Our Global Code of Conduct (Code) serves as our roadmap for acting ethically and in compliance with all applicable laws, wherever we do business. It recognizes the importance of maintaining and promoting fundamental human rights in our operations, and it applies to all PepsiCo employees and joint venture employees over which we have management control.
Our Supplier Code of Conduct (SCoC) sets out the expectations we have of our suppliers in the areas of business integrity and anticorruption, labor practices, health and safety, and environmental management. The SCoC is based on recognized international human rights standards, and all suppliers, vendors, contractors, consultants, agents and other providers of goods and services who do business with or on behalf of PepsiCo (“suppliers”) are expected to follow it and all other relevant policies as a condition of doing business with PepsiCo.
The HROC regularly reviews our policies to ensure their alignment with emerging legal and regulatory developments, as well as recognized best practices. The most recent review included the identification of our salient issues, a detailed assessment of emerging human rights and regulatory trends, and input from various internal and external stakeholders. The review identified the need to develop our new Human Rights and Salient Issues Statement and update our Human Rights Workplace Policy, which were both approved by our Chairman & CEO and published in June 2017.
To ensure ethical and legal compliance, we conduct an annual Global Code of Conduct Training and Awareness Program to ensure our employees understand their obligation to comply with our Code and the behaviors that are expected under the Code. In our 2016, more than 69,000 salaried employees completed a web-based Code of Conduct training and certification course. Our custom-written, scenario-based training Code course featured the theme of “Make Ethics Part of Your Daily Routine” and was designed to help employees make ethical business decisions. It was available in 24 languages and mandatory for all salaried employees who met our eligibility criteria. In addition, more than 179,000 frontline employees in our plants and warehouses received in-person training on the principles of our Code and our Values through training workshops.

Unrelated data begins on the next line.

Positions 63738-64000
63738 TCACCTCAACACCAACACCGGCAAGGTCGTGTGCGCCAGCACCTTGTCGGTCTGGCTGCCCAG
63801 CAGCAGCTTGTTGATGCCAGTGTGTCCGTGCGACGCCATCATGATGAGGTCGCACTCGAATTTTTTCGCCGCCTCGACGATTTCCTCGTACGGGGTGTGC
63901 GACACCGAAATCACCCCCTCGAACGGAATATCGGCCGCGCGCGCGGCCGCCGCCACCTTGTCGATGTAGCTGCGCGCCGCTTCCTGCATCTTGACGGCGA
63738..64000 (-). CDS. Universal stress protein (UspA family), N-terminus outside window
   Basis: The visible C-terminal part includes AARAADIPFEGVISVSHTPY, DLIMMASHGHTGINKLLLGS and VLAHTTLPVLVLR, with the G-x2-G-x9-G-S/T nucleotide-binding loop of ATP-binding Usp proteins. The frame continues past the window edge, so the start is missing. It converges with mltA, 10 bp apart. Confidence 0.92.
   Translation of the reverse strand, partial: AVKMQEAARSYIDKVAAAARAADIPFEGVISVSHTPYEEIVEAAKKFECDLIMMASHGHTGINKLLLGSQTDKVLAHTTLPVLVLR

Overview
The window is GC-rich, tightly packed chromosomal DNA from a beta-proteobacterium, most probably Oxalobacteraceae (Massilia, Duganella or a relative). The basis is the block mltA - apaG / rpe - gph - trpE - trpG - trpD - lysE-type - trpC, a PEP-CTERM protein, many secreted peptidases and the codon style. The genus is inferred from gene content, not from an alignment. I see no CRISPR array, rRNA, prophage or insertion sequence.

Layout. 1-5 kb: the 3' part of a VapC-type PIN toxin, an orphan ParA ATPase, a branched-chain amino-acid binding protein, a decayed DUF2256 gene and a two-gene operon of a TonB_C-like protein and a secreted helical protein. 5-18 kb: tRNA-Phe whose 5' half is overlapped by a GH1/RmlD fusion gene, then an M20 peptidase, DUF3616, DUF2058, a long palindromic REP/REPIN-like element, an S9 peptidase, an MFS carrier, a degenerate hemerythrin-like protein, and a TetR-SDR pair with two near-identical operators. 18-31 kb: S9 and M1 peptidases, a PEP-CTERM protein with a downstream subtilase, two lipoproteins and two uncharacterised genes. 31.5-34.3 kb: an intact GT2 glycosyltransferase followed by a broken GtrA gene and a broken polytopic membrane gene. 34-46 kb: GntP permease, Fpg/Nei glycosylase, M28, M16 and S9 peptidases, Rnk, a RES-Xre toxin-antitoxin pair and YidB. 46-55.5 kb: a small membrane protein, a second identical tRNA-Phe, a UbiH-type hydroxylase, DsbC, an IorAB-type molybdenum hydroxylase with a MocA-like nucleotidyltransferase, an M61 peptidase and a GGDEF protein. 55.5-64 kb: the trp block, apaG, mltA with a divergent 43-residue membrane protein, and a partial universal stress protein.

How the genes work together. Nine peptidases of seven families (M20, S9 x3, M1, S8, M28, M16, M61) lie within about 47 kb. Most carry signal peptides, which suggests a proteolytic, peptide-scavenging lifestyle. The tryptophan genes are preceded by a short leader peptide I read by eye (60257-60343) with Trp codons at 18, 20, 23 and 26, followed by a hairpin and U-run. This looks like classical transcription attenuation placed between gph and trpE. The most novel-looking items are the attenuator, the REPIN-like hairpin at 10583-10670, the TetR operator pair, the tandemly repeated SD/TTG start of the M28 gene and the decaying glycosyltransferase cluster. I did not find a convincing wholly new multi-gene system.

We use our Sustainable Sourcing Program to communicate our Supplier Code of Conduct to suppliers, evaluate compliance, and facilitate continuous improvements within our supply chain. In 2016, approximately 95% of our targeted key suppliers completed our SCoC training. This training helps to ensure suppliers understand and comply with the principles of our SCoC and support our goal of long-term sustainable supply by addressing known social risks and building capability in their operations.